Poultry Pests & Diseases

Worming chickens

Hens, like most animals, can suffer from internal parasites (worms). It is now possible to send samples of faeces to a laboratory to have the number of worm eggs counted (faecal worm egg count). This will tell you if your poultry need to be wormed and may save you the cost of wormer and reduce the risk of wormer resistance. It is good practice anyway to carry out regular faecal worm egg counts to make sure your worming regime is effective.

The only chemical wormer licensed for poultry is Flubenvet Premix, a powder that is added to feed for seven days. No other feed should be offered during the treatment period.

There is no withdrawal period for eggs but poultry for the table must not be eaten during the treatment period or for seven days after treatment ends. One feed manufacturer now makes a layer pellet with Flubenvet added.

It is common practice to worm every three months. New birds should be wormed before joining the flock.

Herbal wormers are also available if you don’t want to use chemicals.

External parasites

Hens can also suffer from external parasites. The three most common ones are lice (fleas), scaly leg mite and red mite.


Lice live on the hen and lay eggs on the base of the feathers, usually around the vent. Although their presence won’t kill a hen, they do cause intense irritation and the hen will be unhappy and spend much time preening. Dust bathing helps to reduce infestation but hens should be checked regularly and treated with louse powder if there is evidence of infestation.

Hen having a dust bathA Warren dust bathing

The lice are small, clear creamy ovals and are clearly visible to the naked eye. The eggs will show as a grey powdery deposit attached firmly to the base of feathers. You can quickly pluck out any feathers with a heavy egg burden and dust the hen every week for four weeks with a natural louse powder. It also helps to dust the nest boxes and even the dust baths with louse powder.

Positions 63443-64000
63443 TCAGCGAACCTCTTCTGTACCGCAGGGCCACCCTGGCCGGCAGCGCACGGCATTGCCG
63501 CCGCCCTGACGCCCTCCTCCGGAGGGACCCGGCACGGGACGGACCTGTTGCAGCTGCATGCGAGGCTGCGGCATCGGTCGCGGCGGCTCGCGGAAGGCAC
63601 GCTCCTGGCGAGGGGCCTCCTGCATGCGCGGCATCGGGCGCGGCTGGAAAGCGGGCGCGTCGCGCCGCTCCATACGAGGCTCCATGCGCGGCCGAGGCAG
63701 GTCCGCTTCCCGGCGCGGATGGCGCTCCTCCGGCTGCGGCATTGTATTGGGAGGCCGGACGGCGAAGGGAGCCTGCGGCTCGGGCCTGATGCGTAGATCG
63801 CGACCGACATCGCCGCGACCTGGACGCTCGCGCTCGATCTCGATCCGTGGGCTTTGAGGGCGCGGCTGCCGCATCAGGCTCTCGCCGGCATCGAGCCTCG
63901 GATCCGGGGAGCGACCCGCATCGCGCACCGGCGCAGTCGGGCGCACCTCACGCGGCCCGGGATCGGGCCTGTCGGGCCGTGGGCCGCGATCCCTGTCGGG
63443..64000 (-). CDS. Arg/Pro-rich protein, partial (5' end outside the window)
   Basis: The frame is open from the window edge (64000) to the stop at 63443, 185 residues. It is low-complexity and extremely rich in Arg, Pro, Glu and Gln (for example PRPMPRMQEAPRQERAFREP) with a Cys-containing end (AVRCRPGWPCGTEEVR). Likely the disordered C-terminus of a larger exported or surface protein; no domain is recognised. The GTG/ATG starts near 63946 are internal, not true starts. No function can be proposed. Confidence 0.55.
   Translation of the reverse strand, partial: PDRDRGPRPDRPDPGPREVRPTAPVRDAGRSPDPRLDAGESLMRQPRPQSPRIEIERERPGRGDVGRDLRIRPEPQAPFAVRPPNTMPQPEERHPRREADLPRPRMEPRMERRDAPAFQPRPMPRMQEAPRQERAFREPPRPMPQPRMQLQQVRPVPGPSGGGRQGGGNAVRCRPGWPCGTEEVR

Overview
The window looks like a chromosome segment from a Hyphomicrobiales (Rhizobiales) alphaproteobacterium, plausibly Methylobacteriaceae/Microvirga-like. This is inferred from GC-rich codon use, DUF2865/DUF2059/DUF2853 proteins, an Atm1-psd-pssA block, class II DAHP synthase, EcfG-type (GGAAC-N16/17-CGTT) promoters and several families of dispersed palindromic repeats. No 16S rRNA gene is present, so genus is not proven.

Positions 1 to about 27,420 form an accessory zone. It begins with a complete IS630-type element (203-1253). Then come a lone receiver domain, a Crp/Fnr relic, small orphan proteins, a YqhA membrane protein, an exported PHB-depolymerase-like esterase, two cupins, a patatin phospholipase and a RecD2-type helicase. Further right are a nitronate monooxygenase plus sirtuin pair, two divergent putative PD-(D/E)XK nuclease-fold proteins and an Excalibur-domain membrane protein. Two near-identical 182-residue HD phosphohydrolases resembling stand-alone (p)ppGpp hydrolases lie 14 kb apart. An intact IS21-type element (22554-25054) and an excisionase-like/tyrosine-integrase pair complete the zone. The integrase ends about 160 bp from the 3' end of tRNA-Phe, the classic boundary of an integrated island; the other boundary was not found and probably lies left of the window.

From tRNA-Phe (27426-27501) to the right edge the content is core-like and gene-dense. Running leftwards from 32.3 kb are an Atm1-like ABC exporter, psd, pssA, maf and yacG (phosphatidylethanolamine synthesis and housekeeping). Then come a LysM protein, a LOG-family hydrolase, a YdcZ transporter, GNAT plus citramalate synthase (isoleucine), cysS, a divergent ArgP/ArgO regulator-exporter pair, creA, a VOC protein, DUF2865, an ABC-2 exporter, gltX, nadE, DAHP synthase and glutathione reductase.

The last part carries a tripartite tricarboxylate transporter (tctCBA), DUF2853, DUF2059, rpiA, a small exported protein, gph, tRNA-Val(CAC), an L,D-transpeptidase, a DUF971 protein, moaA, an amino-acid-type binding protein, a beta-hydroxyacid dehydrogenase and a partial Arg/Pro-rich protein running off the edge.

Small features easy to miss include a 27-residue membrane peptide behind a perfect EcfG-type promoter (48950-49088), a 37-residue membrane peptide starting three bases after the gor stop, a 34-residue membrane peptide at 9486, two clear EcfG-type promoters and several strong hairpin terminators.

Scaly leg mite

Scaly leg mite is, as the name suggests, a mite that lives under the hen’s leg scales, causing irritation. The scales will lift. It is easily treatable; paint the legs with surgical spirit weekly for three weeks, using a small paintbrush. The scales will remain lifted until moulted in the autumn.

Red mite

Red mite is a different proposition entirely. A red mite infestation is debilitating and can lead to death in hens. The red mite does not generally live on the hen; it lives in the henhouse, in rotten, broken wood or roofing felt, crawls on to the hen while it roosts and sucks its blood, leading to anaemia. Check the hen house regularly for evidence of infestation and treat immediately it becomes apparent.

There is a number of products available commercially for treating red mite, including powders and sprays.

Prevention is better than cure. When something does appear to be wrong with a hen seek advice immediately - either through our forums or one of the many websites which are dedicated to poultry (see the related sites below), from a book or magazine, from an experienced keeper or breeder, or from a vet.

Bear in mind that the cost of employing a vet is likely to be more than your bird is worth in purely monetary terms. Only you can decide whether you are willing to pay that price.

Rosemary Champion

About Rosemary Champion

Rosemary lives on a 12 acre smallholding in Angus, in the east of Scotland, where she keeps Ryeland Sheep, Shetland cattle and assorted poultry. She was destined to be a smallholder from an early age.

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